Research on drug use among incarcerated populations is extensive; however, it often fails to examine theoretical issues associated with enhancing behaviors that encourage inmates to seek health treatment for problems such as substance abuse and misuse. One theoretical behavioral construct that has attracted a significant amount of attention in research regarding health self-protective behaviors and practices is self-efficacy [22-31]. The concept of self-efficacy is based on social cognitive theory, which describes the interaction between behavioral, personal, and environmental factors in health and health behaviors . Self-efficacy asserts that individual's confidence in their ability to perform health behaviors influences which behaviors they will engage in [32-35].
Since extreme risk taking associated with excessive substance use places inmate populations at risk for a multitude of negative health outcomes which involve behavioral, personal, and environmental factors, understanding behavioral constructs such as self-efficacy is relevant if the goal is to improve health outcomes affiliated with substance use practices. This has been documented in the scientific literature as it pertains to self-management interventions designed to improve health by enhancing individual self-efficacy for many chronic health conditions [36-38].
The issue is that among inmate populations, aspects of Bandura's (1977) social cognitive theory has yet to be examined in relation to substance use treatment, but there is some limited research exploring self-efficacy among inmate populations. Loeb and Steffensmeier (2006) examined the relationships between health status and self-efficacy beliefs in a convenience sample survey of 51 older male prisoners with multiple chronic health conditions and found that Inmates with greater self-efficacy in their health self-management abilities were significantly more likely to rate their health as better and engage in more health-promoting behaviors since incarceration . With these exceptions, most studies that look at self-efficacy among inmate populations with respect to STIs and associated skills including but not limited to condom use .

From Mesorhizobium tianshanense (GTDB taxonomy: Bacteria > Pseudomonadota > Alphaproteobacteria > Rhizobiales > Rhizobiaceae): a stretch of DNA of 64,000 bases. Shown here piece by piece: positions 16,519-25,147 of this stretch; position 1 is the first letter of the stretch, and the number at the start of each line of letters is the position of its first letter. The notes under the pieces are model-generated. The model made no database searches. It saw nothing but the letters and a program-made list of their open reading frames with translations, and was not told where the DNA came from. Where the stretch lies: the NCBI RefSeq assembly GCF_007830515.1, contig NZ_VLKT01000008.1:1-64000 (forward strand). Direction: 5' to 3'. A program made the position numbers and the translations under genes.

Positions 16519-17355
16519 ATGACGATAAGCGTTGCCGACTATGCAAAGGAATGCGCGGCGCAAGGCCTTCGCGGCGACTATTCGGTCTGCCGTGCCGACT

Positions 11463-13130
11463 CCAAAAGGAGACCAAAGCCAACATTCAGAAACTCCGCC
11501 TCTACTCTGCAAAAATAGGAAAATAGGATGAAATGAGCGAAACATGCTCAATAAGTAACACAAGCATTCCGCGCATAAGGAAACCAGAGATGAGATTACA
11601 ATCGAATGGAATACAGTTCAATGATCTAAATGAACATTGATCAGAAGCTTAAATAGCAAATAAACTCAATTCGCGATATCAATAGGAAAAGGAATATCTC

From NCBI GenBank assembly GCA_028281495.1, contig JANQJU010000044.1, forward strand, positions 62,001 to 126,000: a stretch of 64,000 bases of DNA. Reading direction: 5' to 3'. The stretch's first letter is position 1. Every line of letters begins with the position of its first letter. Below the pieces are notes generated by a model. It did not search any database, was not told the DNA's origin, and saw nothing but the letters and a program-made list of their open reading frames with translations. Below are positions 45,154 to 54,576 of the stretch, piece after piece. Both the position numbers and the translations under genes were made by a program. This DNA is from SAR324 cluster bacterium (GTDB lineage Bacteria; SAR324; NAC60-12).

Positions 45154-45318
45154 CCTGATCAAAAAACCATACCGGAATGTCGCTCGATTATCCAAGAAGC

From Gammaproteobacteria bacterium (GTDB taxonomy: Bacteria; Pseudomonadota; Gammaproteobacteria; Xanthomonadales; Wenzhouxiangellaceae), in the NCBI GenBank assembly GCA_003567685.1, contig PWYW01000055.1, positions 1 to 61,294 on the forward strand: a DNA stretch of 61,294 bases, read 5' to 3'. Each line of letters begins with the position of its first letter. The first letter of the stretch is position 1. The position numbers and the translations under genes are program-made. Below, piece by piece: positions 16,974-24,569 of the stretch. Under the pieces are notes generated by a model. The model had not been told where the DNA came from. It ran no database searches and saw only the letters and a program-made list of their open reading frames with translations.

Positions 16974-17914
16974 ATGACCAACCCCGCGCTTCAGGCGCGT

Investigations of efficacy expectancy (the belief that one can successfully execute behaviors needed to produce a desired outcome) with respect to substance use treatment outcomes although well-received, has never been examined of an exclusive sample of African American offenders. What has been demonstrated is that self-efficacy is a predictor of treatment outcome in terms of the amount of alcohol or drugs used [41,42] and that higher self-efficacy predicted less cocaine use only after 3 months but not after 6 months . Others have reported that self-efficacy levels were strongly associated with the amount of subsequent alcohol and crack cocaine use and the amount of participation in continuing substance treatment programs .
Given the, this study will examine health self-efficacy in a sample of African American adult male inmates in Georgia as a function of past self-reported history of having received treatment for a drug problem prior incarceration. Our analysis was designed to evaluate the null hypothesis that there would be no differences between male offender's levels of self-efficacy as a function self-reported having received treatment for a drug problem prior incarceration. If differences are evinced, we anticipate that adult male offenders that have sought or received treatment for a drug problem prior incarceration will show higher levels of health self-efficacy. This study is significant because it extends the current body of scientific information regarding health self-efficacy with respect to substance use treatment seeking behaviour specific to data collected from a random sample of African American adult male inmates, a population considered at extreme risk for substance misuse and abuse. The goal is to use this information to enhance substance abuse treatment protocols in concert with STI risk reduction.
This investigation was part of a study designed to implement a health education intervention to soon-to-be-released adult male inmates. Pilot testing of interview materials occurred in a fifth medium security facility not included in the baseline. The university institutional review board approved all study protocols.